Pelosi on Rush and Her Relationship With Obama
The White House may have crowned Rush Limbaugh King of Republicans, but House Speaker Nancy Pelosi certainly has not.
Even as White House chief of staff Rahm Emanuel and other Obama aides are actively painting Limbaugh as the true face of the Republican party, their Enemy No. 1, Pelosi is holding fast to her strict policy of not stooping to answer questions about the conservative gabber in chief.
We asked the speaker this morning whether she thought the White House was making too much ado over Limbaugh. After briefly pausing and searching for words, she replied, "We're doing our own work."
With that, she left her office conference, where she had been meeting over breakfast with one of her most crucial constituencies: liberal bloggers. (The Sleuth, not an ideologically affiliated blogger of any stripe, was invited to the confab. Naturally, we accepted.)
During breakfast, Pelosi denied that she keeps an "enemies list," as Politico reported this week. The story, by Glenn Thrush, notes that Limbaugh -- described as a "sworn enemy" -- ranks No. 2 on Pelosi's black list.
"I don't have any list," Pelosi said, laughing off the story.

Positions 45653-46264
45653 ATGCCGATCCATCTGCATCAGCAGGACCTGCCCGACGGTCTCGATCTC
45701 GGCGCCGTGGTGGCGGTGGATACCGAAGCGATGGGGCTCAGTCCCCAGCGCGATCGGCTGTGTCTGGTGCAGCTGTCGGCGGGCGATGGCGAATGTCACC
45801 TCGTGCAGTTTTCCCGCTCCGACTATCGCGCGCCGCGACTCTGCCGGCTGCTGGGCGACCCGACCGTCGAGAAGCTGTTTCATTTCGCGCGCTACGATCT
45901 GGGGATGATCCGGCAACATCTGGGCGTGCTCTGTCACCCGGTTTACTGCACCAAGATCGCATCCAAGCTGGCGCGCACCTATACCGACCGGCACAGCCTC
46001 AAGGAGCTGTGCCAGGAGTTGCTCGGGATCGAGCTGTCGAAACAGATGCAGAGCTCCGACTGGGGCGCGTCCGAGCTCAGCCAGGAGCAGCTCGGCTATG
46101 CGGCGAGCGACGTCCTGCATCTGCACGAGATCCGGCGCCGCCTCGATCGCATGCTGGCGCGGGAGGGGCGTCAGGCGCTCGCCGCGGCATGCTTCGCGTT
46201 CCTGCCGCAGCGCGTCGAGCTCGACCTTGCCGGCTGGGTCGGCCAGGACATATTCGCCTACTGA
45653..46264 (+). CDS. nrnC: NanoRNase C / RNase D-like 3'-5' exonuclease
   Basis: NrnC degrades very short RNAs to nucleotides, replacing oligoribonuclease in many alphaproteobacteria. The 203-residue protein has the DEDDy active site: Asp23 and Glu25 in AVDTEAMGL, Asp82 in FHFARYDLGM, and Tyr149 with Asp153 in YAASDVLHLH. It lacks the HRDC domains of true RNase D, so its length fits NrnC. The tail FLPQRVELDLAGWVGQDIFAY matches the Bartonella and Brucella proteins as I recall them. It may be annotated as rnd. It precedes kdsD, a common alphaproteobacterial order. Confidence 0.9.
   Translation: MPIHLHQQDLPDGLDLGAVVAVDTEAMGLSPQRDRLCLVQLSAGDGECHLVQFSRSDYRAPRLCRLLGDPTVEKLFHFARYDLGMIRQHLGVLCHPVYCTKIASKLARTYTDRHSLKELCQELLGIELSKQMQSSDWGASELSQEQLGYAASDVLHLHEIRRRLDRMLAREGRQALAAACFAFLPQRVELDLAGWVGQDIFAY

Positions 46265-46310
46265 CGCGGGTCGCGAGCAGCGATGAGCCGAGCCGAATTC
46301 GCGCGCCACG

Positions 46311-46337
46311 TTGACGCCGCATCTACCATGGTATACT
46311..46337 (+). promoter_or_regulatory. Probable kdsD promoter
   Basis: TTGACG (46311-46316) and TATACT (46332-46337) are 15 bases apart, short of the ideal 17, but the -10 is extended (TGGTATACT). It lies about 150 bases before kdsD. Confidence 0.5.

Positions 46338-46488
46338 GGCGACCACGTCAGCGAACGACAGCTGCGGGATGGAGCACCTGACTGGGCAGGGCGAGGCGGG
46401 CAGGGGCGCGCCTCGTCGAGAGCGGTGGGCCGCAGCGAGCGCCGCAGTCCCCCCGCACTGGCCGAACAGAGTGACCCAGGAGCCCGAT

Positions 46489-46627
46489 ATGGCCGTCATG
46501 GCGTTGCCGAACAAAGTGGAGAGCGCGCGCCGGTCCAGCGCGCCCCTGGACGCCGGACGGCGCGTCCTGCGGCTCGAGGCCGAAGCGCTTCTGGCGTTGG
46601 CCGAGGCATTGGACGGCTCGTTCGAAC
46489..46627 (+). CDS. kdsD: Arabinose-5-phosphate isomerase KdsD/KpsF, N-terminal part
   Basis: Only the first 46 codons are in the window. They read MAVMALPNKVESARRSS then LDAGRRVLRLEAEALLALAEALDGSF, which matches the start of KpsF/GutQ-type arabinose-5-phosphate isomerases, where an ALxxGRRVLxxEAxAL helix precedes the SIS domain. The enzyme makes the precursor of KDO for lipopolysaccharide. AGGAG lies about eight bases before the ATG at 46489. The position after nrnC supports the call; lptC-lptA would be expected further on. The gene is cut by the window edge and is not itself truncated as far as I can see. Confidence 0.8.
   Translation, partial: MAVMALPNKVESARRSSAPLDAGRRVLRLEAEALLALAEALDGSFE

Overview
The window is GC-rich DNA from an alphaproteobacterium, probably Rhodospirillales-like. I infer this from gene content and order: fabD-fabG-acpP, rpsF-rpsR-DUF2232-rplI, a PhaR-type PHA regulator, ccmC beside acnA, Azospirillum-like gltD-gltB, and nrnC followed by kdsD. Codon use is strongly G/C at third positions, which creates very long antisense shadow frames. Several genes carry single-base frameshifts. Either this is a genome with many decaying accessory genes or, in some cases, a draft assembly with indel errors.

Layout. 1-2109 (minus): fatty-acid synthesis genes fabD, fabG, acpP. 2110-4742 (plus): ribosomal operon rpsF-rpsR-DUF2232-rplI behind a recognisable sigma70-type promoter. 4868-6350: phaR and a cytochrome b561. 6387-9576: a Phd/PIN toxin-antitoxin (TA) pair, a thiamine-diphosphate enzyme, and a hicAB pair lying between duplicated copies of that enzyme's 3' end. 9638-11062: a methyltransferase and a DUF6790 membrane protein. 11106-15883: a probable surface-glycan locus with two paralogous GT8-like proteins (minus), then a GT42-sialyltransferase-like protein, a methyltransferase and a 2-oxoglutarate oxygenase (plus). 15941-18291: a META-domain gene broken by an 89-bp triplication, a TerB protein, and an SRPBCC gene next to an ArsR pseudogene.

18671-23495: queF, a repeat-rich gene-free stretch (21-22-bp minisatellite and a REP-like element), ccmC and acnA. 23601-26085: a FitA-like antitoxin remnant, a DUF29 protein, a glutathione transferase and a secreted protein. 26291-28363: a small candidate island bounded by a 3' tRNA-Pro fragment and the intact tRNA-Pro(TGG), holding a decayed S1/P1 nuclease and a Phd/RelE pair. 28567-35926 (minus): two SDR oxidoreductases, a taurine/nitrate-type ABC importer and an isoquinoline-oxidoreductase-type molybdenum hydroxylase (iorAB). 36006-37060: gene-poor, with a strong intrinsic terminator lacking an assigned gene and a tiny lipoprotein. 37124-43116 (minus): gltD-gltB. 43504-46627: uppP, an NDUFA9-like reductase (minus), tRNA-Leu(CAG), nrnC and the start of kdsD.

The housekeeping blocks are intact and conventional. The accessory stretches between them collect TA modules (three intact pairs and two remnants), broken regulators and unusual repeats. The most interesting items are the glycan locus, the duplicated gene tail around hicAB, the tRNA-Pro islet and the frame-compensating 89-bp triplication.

Her mention of the alleged black list came in the context of a question from FireDogLake's Jane Hamsher over whether there was any truth to a story that Pelsoi had fast-tracked the stimulus bill over the objections of President Obama.
"It couldn't be farther from the truth," Pelosi said.
She denied that she ever told the White House that she wanted to be informed each time the White House speaks to a House member. "I don't have that kind of time," she said.
"It serves somebody's purpose [to put out] that we have this division with the White House," she said. "We absolutely don't."
Meanwhile, while Pelosi may have ignored the White House memo on Limbaugh, Tim Kaine, the new chairman of the Democratic National Committee, was ready, with guns ablazin', to tout the hot talking point.
"Instead of joining Democrats in supporting the president's economic recovery plan, almost every single Republican in Congress chose to follow Rush Limbaugh by voting against a plan that will create or save 3.5 million jobs," Kaine said today in a statement. "Now, instead of the denouncing Limbaugh's claim that he is rooting for the president to fail, my counterpart at the Republican National Committee proved who is really leading their party -- calling Rush Limbaugh to apologize after courageously criticizing him just this weekend."
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